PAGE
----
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Lead Story

This event is brought to you by: Insert your company name


Industry Update

Supreme Court upholds AmEx's merchant contract

Authentify xFA renders passwords obsolete

Mobile user desires universal, First Data finds

Check usage survey reveals key behavioral insight

Selling Prepaid

Prepaid in brief

Gift cards remain a strong product category

Gift card issuers face new accounting standards


With prepaid debit gains, it's a mixed bag

Patti Murphy
ProScribes Inc.

Maintaining equilibrium in acquiring

Ken Musante
Eureka Payments LLC


Street SmartsSM:
Smooth apperators

Dale S. Laszig
Castles Technology Co. Ltd.

How consumer demands and biller priorities align

Eric Leiserson

Making a Square peg fit a triangle mold

Steve Norell
US Merchant Services Inc.

POS attacks on the rise

Nicholas Cucci
Network Merchants Inc.

The mix moves the message

Nancy Drexler
Acquired Marketing

Company Profile

Plug n Pay Technologies Inc.

New Products

Docking station for secure checkout

USA ePay

Online value-add for merchant portfolios

Real Local Pages ISO program
Real Local Pages


Checkup for the road ahead


Merchant selling in the connected age


Readers Speak

Resource Guide


A Bigger Thing

The Green Sheet Online Edition

July 22, 2013  •  Issue 13:07:02

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Supreme Court upholds AmEx's merchant contract

On June 20, 2013, the United States Supreme Court ruled in favor of the American Express Co. concerning contractual obligations of retailers when they sign up to accept AmEx-branded cards at the POS. In a five-to-three decision, the Court ruled that retailers must abide by contract terms that specify they cannot sue AmEx on a class-action basis, but that each retailer must seek arbitration over disputes with AmEx individually.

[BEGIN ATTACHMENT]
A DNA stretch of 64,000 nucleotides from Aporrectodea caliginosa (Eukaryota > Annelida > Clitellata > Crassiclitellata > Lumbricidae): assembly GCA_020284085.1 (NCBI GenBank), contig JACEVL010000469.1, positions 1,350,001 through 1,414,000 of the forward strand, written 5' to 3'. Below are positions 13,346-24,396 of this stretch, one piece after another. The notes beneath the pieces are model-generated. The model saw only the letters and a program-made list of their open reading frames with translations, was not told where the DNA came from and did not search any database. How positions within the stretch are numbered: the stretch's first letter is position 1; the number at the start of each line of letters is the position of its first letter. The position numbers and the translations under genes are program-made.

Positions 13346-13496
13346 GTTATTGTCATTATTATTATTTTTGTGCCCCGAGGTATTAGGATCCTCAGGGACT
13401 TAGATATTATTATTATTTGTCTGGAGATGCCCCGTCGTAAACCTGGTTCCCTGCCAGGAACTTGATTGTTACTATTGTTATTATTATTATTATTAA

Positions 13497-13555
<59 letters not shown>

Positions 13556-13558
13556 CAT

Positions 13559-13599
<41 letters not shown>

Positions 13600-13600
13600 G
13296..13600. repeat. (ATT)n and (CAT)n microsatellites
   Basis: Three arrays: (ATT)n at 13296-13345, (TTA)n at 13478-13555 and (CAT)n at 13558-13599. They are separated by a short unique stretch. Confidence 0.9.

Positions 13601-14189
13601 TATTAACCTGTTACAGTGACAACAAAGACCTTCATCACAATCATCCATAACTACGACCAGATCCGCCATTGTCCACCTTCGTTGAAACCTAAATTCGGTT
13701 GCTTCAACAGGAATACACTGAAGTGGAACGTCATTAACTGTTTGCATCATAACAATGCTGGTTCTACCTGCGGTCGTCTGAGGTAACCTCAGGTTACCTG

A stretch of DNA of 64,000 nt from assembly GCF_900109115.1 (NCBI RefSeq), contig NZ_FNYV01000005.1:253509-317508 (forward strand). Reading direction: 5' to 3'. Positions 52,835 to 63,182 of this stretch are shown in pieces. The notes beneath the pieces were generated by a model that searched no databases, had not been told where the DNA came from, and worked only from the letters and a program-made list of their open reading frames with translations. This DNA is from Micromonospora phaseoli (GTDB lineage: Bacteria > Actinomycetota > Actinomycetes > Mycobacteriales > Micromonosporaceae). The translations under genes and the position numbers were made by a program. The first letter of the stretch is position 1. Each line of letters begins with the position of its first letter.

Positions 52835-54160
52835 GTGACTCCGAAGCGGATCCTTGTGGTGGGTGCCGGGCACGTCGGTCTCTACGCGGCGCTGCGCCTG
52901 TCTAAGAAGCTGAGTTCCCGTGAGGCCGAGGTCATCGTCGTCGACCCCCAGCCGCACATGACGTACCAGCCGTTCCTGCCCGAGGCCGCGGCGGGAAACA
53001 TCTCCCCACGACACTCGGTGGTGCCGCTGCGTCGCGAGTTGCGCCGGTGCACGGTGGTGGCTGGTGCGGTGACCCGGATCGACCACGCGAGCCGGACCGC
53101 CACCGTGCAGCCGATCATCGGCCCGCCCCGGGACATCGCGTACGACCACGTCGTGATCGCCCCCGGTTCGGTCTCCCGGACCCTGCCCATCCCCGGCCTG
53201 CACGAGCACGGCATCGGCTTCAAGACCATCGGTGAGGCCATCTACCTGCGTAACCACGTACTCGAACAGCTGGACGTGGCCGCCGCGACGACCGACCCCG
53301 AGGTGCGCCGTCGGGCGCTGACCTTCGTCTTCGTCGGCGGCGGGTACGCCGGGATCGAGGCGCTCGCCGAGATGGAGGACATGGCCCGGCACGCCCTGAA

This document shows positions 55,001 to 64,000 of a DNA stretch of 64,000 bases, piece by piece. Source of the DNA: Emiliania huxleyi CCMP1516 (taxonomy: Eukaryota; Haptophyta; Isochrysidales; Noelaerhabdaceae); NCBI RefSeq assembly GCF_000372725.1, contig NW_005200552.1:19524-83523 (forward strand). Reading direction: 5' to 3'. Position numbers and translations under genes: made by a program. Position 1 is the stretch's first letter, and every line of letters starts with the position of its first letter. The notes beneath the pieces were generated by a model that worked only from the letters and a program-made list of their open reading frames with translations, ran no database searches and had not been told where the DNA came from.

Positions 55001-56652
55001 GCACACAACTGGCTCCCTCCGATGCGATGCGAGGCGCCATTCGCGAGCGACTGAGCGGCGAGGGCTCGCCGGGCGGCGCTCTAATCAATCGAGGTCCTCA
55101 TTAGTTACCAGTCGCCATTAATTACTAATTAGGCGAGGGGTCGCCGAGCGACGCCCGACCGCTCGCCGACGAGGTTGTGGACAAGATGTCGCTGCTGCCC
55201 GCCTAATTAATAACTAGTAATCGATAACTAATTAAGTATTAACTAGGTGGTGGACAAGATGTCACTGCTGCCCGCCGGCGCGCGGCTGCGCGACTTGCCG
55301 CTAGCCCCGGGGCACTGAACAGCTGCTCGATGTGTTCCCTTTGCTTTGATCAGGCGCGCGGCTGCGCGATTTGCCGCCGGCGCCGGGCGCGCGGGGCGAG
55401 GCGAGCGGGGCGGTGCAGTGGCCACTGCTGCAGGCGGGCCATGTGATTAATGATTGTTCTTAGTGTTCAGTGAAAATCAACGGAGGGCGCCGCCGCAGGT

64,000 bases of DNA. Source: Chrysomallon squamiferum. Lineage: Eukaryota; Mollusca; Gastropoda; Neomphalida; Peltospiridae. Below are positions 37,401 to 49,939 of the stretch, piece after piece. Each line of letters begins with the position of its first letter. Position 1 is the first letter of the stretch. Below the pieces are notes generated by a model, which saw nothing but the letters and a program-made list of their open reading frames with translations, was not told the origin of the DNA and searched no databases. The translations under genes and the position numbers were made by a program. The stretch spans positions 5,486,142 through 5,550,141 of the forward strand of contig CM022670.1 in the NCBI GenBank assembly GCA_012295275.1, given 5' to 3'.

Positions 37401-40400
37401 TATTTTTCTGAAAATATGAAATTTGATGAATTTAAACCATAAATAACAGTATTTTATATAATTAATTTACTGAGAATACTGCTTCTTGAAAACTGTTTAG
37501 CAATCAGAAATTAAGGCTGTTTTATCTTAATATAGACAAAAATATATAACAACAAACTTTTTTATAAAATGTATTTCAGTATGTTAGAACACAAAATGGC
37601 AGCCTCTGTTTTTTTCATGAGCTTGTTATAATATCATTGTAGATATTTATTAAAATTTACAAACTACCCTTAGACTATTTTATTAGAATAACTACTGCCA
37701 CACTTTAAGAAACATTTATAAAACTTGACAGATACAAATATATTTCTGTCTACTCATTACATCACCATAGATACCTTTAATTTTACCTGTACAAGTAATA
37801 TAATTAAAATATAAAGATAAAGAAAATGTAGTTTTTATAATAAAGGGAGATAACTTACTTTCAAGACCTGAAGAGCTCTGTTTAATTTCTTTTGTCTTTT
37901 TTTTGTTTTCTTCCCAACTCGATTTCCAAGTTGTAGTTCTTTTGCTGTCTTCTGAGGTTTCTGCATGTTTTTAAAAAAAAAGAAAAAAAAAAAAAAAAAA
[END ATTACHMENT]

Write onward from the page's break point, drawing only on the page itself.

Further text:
The case of American Express Co. et al v. Italian Colors Restaurant et al involved whether the contract entered into by an individual retailer with AmEx was binding even if the contract made it financially impossible for that retailer to sue the card company. The majority Court decision held that federal law does not permit courts to invalidate arbitration agreements just because the path of individual arbitration may be costly.

A brief for the prosecution

Italian Colors Restaurant, located in Oakland, Calif., filed a class-action lawsuit against AmEx, arguing that the card brand violated antitrust law by using its monopoly power to charge retailers excessive interchange fees. (AmEx's fees are roughly 30 percent higher than the card acceptance fees charged by Visa Inc. and MasterCard Worldwide).

But the contract signed by retailers when they agree to accept AmEx cards at the POS strictly forbids them from forming class actions to sue AmEx. Italian Colors Restaurant et al said that restriction makes suing the card company monetarily difficult, with antitrust claims brought by any single retailer costing at least several hundred thousand dollars, while potential recovery of damages would be a fraction of that cost.

Italian Colors Restaurant formed a class action to challenge the contract, which by its action violated the very terms of the contract. After years of legal wrangling, the United States Court of Appeals for the Second Circuit ruled that AmEx could not compel retailers to seek individual arbitration. In July 2012, AmEx took the matter to the Supreme Court.

Taking sides

Justice Antonin Scalia delivered the majority opinion, stating that "antitrust laws do not guarantee an affordable procedural path to the vindication of every claim." Justice Elena Kagan delivered the minority opinion. She wrote that the terms of AmEx's contract allow the "monopolist to use its monopoly power to insist on a contract effectively depriving its victims of all legal recourse."

Meanwhile on the GS Online MLS Forum, ccguy rendered an opinion shared by many payments industry professionals when he said "no one is hold[ing] a gun to the merchant's head saying take these cards or else."

The Supreme Court's decision can be accessed at

For additional news stories, please visit and click on "Read the Entire Story" in the center column below the latest news story excerpt. This will take you to the full text of that story, followed by all other news stories posted online.

Notice to readers: These are archived articles. Contact names or information may be out of date. We regret any inconvenience.

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